Happy Holidays to you and your family!
This time of year is always busy for everyone due to the usual hectic work schedules, getting ready for the holidays and shopping for gifts, traveling to visit relatives and loved ones, and everything in between.
Work at the General Assembly is also busy for me this time of year as we try to wrap up our work on the interim study committees before the start of the new legislative session in January. I have attended meetings of the House Study Committee on State Personnel, Study Commission on Economic Development Infrastructure, House Select Committee on Public School Construction and House Select Committee on the Rural Economy in Raleigh. I am also looking forward to participating in the upcoming Christmas Parades in Rich Square, Gaston, Seaboard, Henderson, Garysburg, Jackson and Roanoke Rapids.
As I’ve said many times before, I’m extremely proud of the progress we made on education, health care, our economy and reducing crime during the short time we were in Raleigh this summer. Several of the new laws that we approved during this year’s session will go into effect on December 1st and are detailed below.
The General Assembly will reconvene on Wednesday, January 24, 2007 at noon. During the interim, you can contact me via email at firstname.lastname@example.org or by calling my Raleigh office at (919) 733-5662 or in Gaston at (252) 536-8013. My legislative office in Raleigh is staffed on a part-time basis by Mary Capps, my Legislative Assistant. You can also find additional information on the General Assembly at www.ncleg.net.
Early Holiday Gift: Sales Tax Cut Goes Into Effect December 1st
North Carolina consumers will see savings at the checkout counter due to a cut in the state sales tax rate that goes into effect Friday, December 1 — just in time for the upcoming holiday shopping season. Legislators approved a reduction of the state’s sales tax earlier this summer, reducing it from 4.5 percent to 4.25 percent. It is estimated that this tax cut will save our state’s taxpayers $140.1 million during the next seven months. Additional tax cuts take effect on January 1, 2007.
Below is a list of new laws that take effect on December 1, 2006, which will better protect our children and families and make our neighborhoods safer. Feel free to contact me if you would like additional information on these issues or any others that were considered by the General Assembly during this year’s session.
Protecting Children from Sex Offenders (S.L. 1006-181, HB 1896): Sex offenders will face much stricter registration regulations in North Carolina beginning December 1. The new law also prohibits a sex offender from living within 1,000 feet of a school or daycare center and bars offenders from working or volunteering in a position where they would interact with minors. Some of the worst predators face lifetime satellite monitoring under a new global positioning system (GPS), and all offenders must comply with tougher registration requirements, which will give authorities more chances to update addresses and photographs.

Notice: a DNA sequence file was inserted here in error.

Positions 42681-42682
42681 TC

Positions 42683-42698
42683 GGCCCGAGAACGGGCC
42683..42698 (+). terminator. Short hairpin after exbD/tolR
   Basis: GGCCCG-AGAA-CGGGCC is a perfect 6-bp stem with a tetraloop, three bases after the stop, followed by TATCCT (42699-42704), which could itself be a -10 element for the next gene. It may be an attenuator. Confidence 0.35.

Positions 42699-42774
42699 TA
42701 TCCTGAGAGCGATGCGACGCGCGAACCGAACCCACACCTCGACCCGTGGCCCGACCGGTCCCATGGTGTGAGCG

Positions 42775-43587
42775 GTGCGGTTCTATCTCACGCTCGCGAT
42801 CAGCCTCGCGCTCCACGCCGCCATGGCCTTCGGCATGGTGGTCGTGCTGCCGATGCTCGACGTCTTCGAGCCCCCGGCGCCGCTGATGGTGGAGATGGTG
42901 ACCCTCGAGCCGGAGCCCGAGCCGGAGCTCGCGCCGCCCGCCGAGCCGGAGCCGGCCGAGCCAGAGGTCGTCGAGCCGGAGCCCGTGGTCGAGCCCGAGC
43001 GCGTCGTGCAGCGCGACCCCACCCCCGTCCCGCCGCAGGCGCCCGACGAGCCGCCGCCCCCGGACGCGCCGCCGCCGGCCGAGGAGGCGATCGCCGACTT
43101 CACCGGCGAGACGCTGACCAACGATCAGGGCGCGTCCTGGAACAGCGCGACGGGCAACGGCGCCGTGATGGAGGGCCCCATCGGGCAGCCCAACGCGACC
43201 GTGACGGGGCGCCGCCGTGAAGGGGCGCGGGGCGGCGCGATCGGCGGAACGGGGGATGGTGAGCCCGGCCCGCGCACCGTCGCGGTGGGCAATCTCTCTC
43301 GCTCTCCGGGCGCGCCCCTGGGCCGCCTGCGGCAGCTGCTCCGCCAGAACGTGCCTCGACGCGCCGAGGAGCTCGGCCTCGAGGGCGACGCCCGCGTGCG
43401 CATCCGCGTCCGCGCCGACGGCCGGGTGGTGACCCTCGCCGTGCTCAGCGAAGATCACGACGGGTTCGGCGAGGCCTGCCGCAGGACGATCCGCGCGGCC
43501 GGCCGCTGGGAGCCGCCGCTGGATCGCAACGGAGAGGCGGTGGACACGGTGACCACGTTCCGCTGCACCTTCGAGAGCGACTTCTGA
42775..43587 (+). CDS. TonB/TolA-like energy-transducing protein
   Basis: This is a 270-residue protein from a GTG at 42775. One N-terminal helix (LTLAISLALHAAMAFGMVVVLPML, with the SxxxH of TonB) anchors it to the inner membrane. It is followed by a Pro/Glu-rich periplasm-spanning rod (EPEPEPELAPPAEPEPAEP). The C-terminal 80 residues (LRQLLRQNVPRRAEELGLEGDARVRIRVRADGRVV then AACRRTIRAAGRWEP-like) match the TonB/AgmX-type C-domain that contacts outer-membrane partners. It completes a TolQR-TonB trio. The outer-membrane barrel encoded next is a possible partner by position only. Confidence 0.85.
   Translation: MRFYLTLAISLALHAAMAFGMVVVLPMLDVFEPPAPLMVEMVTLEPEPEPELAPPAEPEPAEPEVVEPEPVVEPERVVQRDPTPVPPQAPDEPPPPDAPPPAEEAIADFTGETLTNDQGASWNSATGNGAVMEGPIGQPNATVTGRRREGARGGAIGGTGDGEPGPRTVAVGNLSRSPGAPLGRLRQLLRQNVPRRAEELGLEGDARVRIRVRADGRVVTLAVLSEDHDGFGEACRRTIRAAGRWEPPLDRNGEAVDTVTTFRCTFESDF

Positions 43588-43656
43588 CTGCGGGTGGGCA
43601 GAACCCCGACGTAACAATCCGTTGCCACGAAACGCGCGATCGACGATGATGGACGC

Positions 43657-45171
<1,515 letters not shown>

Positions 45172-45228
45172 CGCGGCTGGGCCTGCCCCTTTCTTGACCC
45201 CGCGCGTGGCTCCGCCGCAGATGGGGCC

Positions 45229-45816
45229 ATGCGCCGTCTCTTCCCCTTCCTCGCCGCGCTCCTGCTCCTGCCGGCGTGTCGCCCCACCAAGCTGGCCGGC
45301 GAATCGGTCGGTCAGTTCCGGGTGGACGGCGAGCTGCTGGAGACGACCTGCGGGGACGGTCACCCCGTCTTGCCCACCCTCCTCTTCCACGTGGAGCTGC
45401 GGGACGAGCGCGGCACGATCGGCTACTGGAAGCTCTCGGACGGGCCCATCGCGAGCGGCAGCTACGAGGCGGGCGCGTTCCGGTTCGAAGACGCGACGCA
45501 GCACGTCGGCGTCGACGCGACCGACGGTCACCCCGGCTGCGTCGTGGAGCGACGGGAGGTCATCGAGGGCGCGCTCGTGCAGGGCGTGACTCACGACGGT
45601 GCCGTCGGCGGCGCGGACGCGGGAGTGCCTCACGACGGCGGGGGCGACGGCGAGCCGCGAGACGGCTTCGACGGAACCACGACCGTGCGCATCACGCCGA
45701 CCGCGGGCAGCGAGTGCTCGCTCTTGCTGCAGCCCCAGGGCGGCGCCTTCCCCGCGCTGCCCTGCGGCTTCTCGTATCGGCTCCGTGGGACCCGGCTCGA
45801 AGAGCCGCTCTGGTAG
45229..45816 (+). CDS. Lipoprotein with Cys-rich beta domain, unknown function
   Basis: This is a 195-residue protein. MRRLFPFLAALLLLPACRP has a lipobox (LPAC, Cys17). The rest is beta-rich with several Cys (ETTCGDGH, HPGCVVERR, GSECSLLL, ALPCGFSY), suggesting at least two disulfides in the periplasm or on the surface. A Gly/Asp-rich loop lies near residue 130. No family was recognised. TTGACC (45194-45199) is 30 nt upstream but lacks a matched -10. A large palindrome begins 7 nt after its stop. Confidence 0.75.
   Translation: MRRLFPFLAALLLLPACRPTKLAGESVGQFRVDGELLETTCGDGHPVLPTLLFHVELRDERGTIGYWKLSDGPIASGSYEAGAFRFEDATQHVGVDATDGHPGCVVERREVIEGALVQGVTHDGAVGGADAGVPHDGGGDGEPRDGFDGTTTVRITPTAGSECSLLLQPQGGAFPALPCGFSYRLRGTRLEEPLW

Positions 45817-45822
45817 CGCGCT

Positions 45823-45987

Legislators also included $1.5 million in the budget to upgrade the state’s sex offender registry, implement the global positioning system (GPS), and establish an email notification program so citizens can be notified when a registered sex offender moves into their neighborhood.
Cracking Down on Drunk Drivers (S.L. 2006-253, HB 1048): North Carolina’s drunk driving laws will get tougher beginning December 1. The new law will better protect the public from the dangers of drunk drivers by strengthening existing driving while impaired (DWI) laws and making sure they are applied fairly and consistently throughout the state.
The new law limits a judge’s discretion to find a DWI defendant not guilty if the breathalyzer test results show a blood alcohol concentration of .08 or greater. It requires prosecutors to document and report their reasons for dismissing DWI cases, which the Administrative Office of the Courts can post on its website. It expands the definition of impaired driving to include the presence of any amount of illegal drugs in the blood.
It also adds to the list of DWI-related crimes, including a new category of charges when an individual who is driving while impaired injures a victim. The law also adds new categories and stiffer penalties for those with DWI convictions who injure or kill others in accidents. The new categories and penalties are:
Felony Serious Injury — A person who unintentionally causes serious injury while driving impaired is guilty of a Class F felony. Aggravated Felony Serious Injury — A person who intentionally causes serious injury while driving impaired and has an impaired driving conviction within seven years of the offense is guilty of a Class E felony.
In addition to current bans against underaged possession and purchase of alcohol, the new law makes it illegal for a person younger than age 21 to consume alcohol. The bill also requires anyone purchasing a keg of beer to first obtain a permit from the vendor to help trace beer purchasers.